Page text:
The National Construction Authority Act, Number 41 of 2011 is set to streamline, overhaul and regulate the construction industry in Kenya. The industry has for many years suffered poor legislative framework and has been dominated by quacks and unqualified persons. The industry has also suffered a lot of competition from foreign contractors who are seen to offer cheaper and more quality work.
The new Act is a win for the public as it guarantees public safety. All contractors must be registered with the Authority meaning that shady contractors and quacks will be locked out of the industry. It is an offence to carry out any construction work without first having been registered with the Authority. The Act contains provisions on quality and safety standards of any construction work.
The Authority is also charged with passing regulations from time to time on the quality of construction offered by contractors. The Act will also play a big role in streamlining the quality of construction work within the country. The Authority has wide ranging powers including accrediting training institutions that offer courses related to construction.
The new Act is also a win for local contractors as some of its provisions serve as a protective mechanism to the local industry. The local contractors face a lot of competition from foreign entrants most of whom undercut their charges. Bilateral agreements between Kenya and other governments, especially relating to construction, have opened the market to a lot of competition. The new Act has some carefully worded provisions whose net effect would be to guard local contractors from unfair competition from foreign contractors.
The Act establishes the National Construction Authority which has been given wide ranging powers as far as the industry is concerned. The definition of construction is also very wide and covers anything from buildings, roads, dams and telecommunication apparatus amongst others. The NCA’s functions are to generally regulate the industry (including maintaining a register of contractors), promote the construction industry within the country, assist in the exportation of construction to other countries, ensure that quality is maintained, accredit training institutions and create a construction code.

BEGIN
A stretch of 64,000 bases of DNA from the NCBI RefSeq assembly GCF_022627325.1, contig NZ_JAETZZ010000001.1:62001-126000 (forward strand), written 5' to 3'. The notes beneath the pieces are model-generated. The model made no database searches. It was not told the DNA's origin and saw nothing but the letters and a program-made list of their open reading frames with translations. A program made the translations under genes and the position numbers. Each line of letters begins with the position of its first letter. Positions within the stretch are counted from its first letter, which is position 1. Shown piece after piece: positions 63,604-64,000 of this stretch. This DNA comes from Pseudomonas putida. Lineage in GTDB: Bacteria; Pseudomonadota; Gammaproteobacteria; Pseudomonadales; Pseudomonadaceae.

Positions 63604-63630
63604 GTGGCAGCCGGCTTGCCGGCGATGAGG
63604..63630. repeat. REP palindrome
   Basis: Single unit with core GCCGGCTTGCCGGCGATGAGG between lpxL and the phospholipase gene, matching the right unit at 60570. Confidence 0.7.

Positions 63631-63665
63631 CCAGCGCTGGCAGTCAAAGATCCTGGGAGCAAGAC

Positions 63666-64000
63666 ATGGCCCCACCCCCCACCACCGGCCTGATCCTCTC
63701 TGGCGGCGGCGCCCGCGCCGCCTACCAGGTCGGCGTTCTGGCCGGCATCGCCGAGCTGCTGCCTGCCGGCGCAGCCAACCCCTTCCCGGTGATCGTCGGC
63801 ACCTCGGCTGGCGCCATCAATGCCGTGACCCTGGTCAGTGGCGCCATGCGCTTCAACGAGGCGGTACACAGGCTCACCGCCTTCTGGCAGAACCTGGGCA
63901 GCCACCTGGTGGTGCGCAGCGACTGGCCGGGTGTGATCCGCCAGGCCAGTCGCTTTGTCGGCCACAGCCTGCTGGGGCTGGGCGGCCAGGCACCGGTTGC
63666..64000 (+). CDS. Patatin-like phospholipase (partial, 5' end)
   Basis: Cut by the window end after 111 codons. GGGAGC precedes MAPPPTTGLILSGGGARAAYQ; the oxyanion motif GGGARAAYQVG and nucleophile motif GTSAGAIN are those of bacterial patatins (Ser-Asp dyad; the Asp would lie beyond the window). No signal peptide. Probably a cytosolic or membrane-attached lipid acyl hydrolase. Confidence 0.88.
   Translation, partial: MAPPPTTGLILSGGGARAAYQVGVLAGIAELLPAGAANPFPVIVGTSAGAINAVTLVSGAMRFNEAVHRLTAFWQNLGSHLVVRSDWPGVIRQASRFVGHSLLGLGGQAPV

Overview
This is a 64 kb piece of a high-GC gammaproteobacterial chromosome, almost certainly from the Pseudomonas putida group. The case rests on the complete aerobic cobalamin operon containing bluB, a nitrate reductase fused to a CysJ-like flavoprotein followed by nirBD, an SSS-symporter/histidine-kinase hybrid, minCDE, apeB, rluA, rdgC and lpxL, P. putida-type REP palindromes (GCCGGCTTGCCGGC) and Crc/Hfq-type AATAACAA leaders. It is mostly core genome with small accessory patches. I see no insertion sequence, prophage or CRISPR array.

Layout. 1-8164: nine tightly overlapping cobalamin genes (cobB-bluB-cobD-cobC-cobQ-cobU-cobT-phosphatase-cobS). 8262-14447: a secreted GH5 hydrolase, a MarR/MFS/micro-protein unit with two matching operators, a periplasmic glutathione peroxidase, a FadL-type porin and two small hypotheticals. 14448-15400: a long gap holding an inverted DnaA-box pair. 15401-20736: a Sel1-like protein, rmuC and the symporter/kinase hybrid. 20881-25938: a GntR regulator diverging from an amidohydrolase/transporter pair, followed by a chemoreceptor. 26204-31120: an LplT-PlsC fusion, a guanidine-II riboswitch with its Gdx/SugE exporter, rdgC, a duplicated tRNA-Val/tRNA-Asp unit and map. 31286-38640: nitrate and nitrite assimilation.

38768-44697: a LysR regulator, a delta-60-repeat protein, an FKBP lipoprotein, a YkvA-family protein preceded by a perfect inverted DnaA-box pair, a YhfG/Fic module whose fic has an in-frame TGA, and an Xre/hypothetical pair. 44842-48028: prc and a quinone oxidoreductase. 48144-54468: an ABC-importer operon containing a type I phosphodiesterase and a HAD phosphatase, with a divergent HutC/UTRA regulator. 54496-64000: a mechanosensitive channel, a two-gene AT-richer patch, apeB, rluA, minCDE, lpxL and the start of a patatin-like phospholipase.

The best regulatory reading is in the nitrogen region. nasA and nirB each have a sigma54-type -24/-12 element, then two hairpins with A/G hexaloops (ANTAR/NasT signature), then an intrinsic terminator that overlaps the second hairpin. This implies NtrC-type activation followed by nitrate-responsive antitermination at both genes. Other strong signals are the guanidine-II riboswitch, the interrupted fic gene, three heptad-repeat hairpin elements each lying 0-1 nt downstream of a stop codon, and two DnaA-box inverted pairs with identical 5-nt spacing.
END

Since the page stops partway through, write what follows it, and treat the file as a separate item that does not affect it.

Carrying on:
The Act ensures that the board composition is as wide as possible taking care to ensure that most stakeholders are included as members of the board. Board members include the permanent secretaries from the ministries of public works, roads, local government, treasury and housing. Representation from professional bodies is also ensures as the board must also include representatives from the architectural, law, quantity survey and engineering professional bodies.
The board is further comprised from a representative from the Kenya Federation of Master Builders as well as The Kenya Association of Building and Civil Engineering Contractors. The Minister shall also nominate two members from two associations with a special interest in the construction industry…this may include interior architects.
All contractors must be registered under the Act and it is an offence to carry out any construction works without registration. Contractors include those doing any construction works as well as suppliers of material &labour. However, small constructions like construction of residential homes are not catered for in the Act.
When it comes to protection of the local industry from unfair competition, no foreign entity can carry out construction works in Kenya without obtaining the necessary license and regulatory approval. The minimum requirements before one can be granted a license are very stringent as the foreign contractor is licensed for only a specific period and also once they satisfy the board that they are in Kenya for only that specific project.
The foreign contractor must also produce a certificate of compliance. Furthermore they must lodge an affidavit with the NCA that once the project for which they have been licensed is over, then they shall wind up their business and not engage in construction within Kenya.
The Board has powers to investigate contractors. Any person may lodge a complaint against a contractor and the board may investigate any such complaints. The Authority may either suspend the member or delete its name from the register.
Also of interest to contractors is that they may be required to part with as much as Kshs. 25,000 for a contract worth 5 million as the Minister may elect to charge a levy known as a c construction levy to contractors at an amount not exceeding 0.5% on every contract that exceeds 5 million shillings. This means that the construction levy is on a graduated scale…the more you make the more you may be required to part with.
The Act is welcome, perhaps the only losers in this are the quacks and the unqualified contractors.
Mputhia is an Advocate with MuthogaGaturu. email@example.com, www.mgadvocates.com